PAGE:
Finding a sense of community and camaraderie, a place where "everyone knows your name," if you will, is the primary theme of Drinking with Men: A Memoir.

The author leads the reader through her own unique journey with bars, beginning with the impact that a particular railroad car had on her as a teen, and then we saunter along with her in her Deadhead years, a time of youthful excesses in a number of places almost forgettable except for the drinking.

Still very young, she first experiences a pub in Dublin that set the tone for many to follow. And the bars during her college years left their mark on her and would become part of her bar identity for all that followed, from New York to Montreal.

A sense of family and community seemed to dominate the appeal, lending itself to why she chose a particular bar. Sometimes a bar would become hers almost serendipitously...and then would belong to her for years. A sense of being a regular was a guiding force in showing up at a particular bar several nights a week. Finding old friends in new places would also lend that special connection, that celebratory reminiscence that would coalesce and anoint the place...until another would take over as The Bar of Choice at the moment.

I thoroughly enjoyed the narrative voice of the author, as she rambled on, not necessarily in a linear fashion, sharing tidbits about her life and the people in her journey, inhabitants of the bar culture where she took up residence. A quest for family, friends, and a feeling of refuge would heighten the experiences more than the actual drinking. I am familiar with that quest and have enjoyed a few favorite "watering holes" over the years. As I read about the bars in this memoir, I could almost feel them and sense them. The author made them real for me. Five stars.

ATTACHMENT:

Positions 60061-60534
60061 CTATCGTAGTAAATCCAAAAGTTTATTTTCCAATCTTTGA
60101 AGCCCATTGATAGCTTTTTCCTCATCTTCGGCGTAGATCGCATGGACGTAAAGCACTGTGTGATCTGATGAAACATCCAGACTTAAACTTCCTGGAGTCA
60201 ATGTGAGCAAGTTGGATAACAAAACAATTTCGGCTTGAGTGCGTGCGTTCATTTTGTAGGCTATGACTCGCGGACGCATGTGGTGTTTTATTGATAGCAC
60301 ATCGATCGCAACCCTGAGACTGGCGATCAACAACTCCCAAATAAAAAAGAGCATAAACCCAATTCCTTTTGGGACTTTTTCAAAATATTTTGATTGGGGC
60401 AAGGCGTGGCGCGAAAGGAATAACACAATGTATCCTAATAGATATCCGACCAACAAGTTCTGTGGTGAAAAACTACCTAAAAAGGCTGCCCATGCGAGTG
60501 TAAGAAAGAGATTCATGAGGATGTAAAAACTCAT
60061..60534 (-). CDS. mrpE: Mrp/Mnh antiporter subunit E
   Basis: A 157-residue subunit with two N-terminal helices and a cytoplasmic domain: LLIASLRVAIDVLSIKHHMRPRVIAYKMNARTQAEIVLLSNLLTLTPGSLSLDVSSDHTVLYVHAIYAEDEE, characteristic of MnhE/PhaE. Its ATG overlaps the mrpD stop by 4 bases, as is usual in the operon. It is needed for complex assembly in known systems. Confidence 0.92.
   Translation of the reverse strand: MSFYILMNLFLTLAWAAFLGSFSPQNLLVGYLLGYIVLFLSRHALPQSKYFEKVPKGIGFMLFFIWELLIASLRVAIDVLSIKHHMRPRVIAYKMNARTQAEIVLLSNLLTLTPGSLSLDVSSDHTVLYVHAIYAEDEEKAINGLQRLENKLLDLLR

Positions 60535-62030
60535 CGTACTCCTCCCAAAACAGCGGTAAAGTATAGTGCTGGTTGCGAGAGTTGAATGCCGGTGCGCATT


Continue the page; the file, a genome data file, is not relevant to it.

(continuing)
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Format: HardcoverVine Customer Review of Free Product( What's this? )
Drinking with Men: A Memoir is presented as a memoir, and perhaps in a strict sense it is one. Yet in some ways this is more than a memoir. Perhaps a cultural anthropologist might draw conclusions about American culture, bar culture or both from these pages. The author has filled each chapter with observations and opinions. She even, sometimes, includes opinions about her opinions.

The author has a way of discussing things that she did very openly and honestly. I am not certain what makes her want to reveal so much of herself. There may be more than a little narcissism and self-deprecating exhibitionism in her, a la' Woody Allen. But that is perhaps the aspect of this book that most held my interest. And I took my time with this one, reading a chapter then taking days to reflect on what she wrote.

The main structure of the book centers each chapter on a bar. As the author recounts her life story, she outlines how each bar fits into that part of her life. And of course, she shares her feelings about how she perceived each bar, how she felt others saw them, and what she thought that said about bars and people in general.

While many of her observations are interesting, and her personal history is engaging, there is some indefinable connection between those two things that I felt was missing from this book. Even weeks after finishing it, I am still trying to decide how I feel about it.